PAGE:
SPDR S&P Homebuilders ETF (XHB) – Shares of the XHB, an exchange-traded fund designed to track the performance of the S&P Homebuilders Select Industry Index, are trading 3% lower this afternoon to stand at $18.29 as of 2:50 pm (ET). Pessimistic positioning by one options strategist suggests shares of the underlying fund could continue to decline ahead of June expiration. The investor initiated a three-legged options combination play, essentially selling call options to finance the purchase of a debit put spread on the fund. The pessimistic player established the trade by purchasing 12,000 puts at the June $18 strike for a premium of $0.79 apiece, spread against the purchase of the same number of puts at the lower June $17 strike for $0.44 each. The third leg of the transaction involved the sale of 12,000 calls at the June $20 strike for a premium of $0.36 a-pop. The investor responsible for the bearish play pockets a net credit of one penny per contract, and keeps it as long as shares trade below $20.00 through expiration day. Maximum potential profits available to the trader – including the net credit received – amount to $1.01 per contract and pad the investor’s wallet if shares of the underlying fund decline another 7.05% from the current price of $18.29 to breach the $17.00-level by June expiration.
Meritage Home Corp. (MTH) – The homebuilding company, like the homebuilders ETF, enticed bearish options investors late in the trading session. Meritage Home’s shares are down sharply by 5.35% to $22.11 as of 3:00 pm (ET). But, Meritage is not the only one suffering today as shares of rival firms Pulte Group Inc., Lennar Corp and D.R. Horton, Inc., also declined significantly along with the price per share of the SPDR S&P Homebuilders ETF. Pessimistic options players expecting MTH’s shares to continue lower in the next several months purchased at least 4,300 puts outright at the September $20 strike for a premium of $1.60 per contract. The confirmed purchase of the these contracts represents just a portion of the more than 10,000 puts exchanged at that strike today where previously open interest stood at just 377 lots. Put-buyers make money if Meritage’s shares plummet 16.75% below the current price of $22.11 to breach the effective breakeven point to the downside at $18.40 by September expiration.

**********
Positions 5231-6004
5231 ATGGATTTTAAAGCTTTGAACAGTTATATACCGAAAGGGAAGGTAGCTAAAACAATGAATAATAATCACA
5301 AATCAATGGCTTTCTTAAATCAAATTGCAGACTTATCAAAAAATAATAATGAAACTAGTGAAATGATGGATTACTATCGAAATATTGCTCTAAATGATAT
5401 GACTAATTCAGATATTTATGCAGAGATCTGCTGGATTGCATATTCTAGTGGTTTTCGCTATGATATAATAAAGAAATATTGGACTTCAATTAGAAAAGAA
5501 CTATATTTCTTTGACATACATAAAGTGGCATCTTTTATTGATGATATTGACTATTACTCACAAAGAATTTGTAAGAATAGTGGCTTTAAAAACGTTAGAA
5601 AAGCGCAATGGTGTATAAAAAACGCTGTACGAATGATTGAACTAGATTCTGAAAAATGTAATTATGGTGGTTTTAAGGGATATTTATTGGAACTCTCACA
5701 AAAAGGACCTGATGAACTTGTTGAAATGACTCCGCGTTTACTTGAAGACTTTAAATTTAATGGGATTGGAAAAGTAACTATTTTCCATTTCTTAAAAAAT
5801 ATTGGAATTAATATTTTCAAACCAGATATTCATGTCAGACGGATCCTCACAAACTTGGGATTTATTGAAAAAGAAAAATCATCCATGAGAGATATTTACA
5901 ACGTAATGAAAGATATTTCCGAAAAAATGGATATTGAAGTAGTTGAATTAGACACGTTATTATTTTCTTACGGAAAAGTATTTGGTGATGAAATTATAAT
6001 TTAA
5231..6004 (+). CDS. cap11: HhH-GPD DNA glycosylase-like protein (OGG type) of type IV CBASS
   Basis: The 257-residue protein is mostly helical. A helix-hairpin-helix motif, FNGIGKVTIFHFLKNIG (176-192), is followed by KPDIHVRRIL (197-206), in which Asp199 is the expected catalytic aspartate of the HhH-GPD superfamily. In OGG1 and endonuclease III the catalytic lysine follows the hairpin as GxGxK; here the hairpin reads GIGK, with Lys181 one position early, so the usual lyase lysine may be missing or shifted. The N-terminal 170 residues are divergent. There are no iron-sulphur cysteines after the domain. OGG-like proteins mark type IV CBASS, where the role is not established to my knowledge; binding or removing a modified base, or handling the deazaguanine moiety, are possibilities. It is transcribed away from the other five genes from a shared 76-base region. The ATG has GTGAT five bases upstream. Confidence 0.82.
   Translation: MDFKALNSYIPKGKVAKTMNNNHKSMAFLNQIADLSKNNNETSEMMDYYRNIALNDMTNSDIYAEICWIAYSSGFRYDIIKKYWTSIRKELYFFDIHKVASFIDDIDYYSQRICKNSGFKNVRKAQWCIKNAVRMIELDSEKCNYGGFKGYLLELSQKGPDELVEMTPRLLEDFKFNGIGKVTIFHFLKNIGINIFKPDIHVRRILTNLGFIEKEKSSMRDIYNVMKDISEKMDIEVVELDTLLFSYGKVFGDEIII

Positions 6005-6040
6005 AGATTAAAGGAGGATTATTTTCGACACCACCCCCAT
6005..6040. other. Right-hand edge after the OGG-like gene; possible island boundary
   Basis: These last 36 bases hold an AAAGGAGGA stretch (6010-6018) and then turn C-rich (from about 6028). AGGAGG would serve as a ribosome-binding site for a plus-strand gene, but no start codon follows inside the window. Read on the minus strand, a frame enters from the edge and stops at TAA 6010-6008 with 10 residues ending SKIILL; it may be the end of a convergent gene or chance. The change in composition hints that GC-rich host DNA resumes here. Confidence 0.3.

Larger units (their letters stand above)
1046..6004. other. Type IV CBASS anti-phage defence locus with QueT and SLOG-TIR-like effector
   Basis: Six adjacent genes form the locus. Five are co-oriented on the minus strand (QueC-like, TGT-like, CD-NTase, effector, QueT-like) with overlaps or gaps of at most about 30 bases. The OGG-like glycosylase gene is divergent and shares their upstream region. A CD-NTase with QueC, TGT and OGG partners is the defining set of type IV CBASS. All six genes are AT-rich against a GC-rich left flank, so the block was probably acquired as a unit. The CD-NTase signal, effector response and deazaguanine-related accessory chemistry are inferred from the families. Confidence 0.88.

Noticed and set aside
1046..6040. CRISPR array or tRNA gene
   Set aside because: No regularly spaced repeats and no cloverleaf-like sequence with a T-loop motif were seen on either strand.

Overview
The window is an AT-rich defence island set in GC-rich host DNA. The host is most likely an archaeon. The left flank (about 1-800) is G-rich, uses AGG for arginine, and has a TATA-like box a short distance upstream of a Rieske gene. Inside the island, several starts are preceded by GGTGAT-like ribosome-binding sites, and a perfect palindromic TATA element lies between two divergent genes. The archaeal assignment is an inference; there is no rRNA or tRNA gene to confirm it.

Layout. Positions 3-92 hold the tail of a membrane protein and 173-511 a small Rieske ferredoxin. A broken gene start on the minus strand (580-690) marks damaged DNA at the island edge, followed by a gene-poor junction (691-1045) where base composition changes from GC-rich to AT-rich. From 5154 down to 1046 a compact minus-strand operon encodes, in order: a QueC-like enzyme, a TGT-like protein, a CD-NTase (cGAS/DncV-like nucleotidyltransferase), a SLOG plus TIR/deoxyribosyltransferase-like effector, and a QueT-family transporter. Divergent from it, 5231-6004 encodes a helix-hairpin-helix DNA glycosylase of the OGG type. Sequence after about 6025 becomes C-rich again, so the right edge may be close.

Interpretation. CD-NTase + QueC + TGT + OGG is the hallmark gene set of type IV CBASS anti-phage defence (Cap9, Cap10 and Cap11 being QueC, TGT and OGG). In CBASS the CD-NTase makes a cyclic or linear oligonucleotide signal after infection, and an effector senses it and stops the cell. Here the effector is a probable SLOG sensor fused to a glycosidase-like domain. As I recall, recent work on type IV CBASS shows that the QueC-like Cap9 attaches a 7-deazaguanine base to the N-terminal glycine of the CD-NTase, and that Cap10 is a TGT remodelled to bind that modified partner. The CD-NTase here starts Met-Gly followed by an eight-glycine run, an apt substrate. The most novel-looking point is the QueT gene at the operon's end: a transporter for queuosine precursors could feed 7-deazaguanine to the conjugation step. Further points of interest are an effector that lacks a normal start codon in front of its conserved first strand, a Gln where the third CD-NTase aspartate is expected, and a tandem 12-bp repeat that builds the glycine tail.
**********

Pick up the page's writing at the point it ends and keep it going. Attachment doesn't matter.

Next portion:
American International Group, Inc. (AIG) – Bearish investors established pessimistic positions using put options on AIG this afternoon with shares of the underlying stock trading 1.90% lower to $37.53 with 45 minutes to go before the closing bell tolls. One or more investors utilized the ratio put spread strategy to brace for continued share price erosion through May expiration. It looks like traders purchased approximately 4,000 puts at the May $37 strike for an average premium of $2.48 apiece, and sold about 8,000 lots at the lower May $30 strike for an average premium of $0.39 each. The average net cost incurred by ratio-spreaders in this case amounts to $1.70 per contract. The investor or investors responsible for the put play make money if AIG’s shares trade beneath the average breakeven price of $35.30. Maximum potential profits of $5.30 per contract are available should shares of the underlying stock collapse 20% lower to $30.00 by expiration day.